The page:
President TrumpDonald TrumpKinzinger says Trump 'winning' because so many Republicans 'have remained silent' Our remote warfare counterterrorism strategy is more risk than reward Far-right rally draws small crowd, large police presence at Capitol MORE on Friday boasted about his friendly relationship with North Korean leader Kim Jong UnKim Jong UnSatellite photos indicate North Korea expanding uranium enrichment The Hill's Morning Report - Presented by National Industries for the Blind - What do Manchin and Sinema want? North Korea says recent missiles were test of 'railway-borne' system MORE, arguing it is a positive development for foreign policy efforts.
"You have a man that was so happy to see me. That’s a good thing, not a bad thing," Trump told reporters as he departed the White House for fundraisers in Ohio and Wisconsin.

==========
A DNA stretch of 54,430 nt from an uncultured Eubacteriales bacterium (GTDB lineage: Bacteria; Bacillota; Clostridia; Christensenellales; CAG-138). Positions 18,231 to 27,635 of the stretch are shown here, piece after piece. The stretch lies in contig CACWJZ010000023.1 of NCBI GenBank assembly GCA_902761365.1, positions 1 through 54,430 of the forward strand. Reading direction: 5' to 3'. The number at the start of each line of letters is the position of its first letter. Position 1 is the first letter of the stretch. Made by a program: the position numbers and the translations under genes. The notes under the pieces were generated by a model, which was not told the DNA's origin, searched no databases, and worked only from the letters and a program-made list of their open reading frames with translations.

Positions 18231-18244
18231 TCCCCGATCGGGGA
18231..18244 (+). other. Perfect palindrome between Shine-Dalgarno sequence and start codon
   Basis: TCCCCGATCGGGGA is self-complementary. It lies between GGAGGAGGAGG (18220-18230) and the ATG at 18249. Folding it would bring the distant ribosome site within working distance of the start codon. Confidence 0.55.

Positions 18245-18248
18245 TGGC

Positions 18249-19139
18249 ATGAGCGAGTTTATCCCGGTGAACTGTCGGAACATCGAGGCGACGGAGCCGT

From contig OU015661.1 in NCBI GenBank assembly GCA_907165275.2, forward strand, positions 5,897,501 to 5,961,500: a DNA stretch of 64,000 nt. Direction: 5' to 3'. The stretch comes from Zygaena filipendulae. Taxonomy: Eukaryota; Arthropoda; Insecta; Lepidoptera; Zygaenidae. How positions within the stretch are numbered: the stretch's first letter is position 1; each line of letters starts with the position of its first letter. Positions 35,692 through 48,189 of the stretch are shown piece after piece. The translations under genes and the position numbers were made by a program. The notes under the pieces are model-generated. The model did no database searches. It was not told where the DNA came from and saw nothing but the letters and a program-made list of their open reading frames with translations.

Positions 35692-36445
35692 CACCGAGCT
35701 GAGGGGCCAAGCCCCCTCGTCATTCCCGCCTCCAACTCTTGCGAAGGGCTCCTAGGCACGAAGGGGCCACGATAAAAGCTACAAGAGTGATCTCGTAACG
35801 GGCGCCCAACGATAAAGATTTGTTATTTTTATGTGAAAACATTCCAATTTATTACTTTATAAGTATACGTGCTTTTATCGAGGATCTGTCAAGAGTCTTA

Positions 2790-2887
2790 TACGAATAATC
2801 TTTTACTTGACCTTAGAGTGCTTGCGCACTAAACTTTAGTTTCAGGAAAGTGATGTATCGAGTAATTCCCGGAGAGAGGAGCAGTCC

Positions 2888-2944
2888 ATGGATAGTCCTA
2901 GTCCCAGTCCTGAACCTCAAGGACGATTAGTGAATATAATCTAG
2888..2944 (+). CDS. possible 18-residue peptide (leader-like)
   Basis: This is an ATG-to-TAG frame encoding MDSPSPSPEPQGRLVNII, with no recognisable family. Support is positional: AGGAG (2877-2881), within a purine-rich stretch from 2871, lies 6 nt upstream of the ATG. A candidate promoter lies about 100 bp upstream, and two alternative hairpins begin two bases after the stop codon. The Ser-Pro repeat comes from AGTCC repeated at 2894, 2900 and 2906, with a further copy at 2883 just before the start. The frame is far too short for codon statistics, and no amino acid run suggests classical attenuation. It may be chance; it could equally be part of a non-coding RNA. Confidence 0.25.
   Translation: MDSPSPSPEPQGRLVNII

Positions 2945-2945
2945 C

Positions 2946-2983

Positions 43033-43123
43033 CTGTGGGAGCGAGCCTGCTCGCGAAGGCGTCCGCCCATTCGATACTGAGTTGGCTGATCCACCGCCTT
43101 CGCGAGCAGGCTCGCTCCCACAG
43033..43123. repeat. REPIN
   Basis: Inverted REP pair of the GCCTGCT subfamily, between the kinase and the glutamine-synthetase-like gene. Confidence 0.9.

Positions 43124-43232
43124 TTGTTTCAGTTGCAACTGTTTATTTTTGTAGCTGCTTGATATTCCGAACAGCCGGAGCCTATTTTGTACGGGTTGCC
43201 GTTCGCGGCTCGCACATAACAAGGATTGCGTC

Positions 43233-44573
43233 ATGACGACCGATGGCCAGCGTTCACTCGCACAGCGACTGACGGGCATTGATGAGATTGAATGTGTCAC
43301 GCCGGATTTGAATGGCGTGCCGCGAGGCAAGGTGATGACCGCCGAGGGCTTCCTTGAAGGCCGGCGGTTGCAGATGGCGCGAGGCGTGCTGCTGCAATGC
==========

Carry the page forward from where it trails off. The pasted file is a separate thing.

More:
"You have a man that doesn’t smile a lot, but when he saw me, he smiled. He was happy," he continued. "You have a man that when I came into office all he was doing before was testing nuclear weapons … and now he’s not doing it."
Trump often touts his personal relationship with the North Korean strongman, who has been accused of starving and torturing his own people, among other human rights violations.
The two men have held two face-to-face summits over the past year, and last month Trump made history by becoming the first sitting U.S. president to cross into North Korea following a meeting at the Demilitarized Zone.
The Trump administration is pushing for Kim to abandon his nuclear arsenal, but thus far the North Korean leader has not taken any steps toward doing so. The country restarted ballistic missile tests earlier this year for the first time since 2017, prompting rebukes from White House officials and U.S. allies.
Trump has downplayed the fresh tests, insisting that he's in "no rush" to establish a denuclearization deal.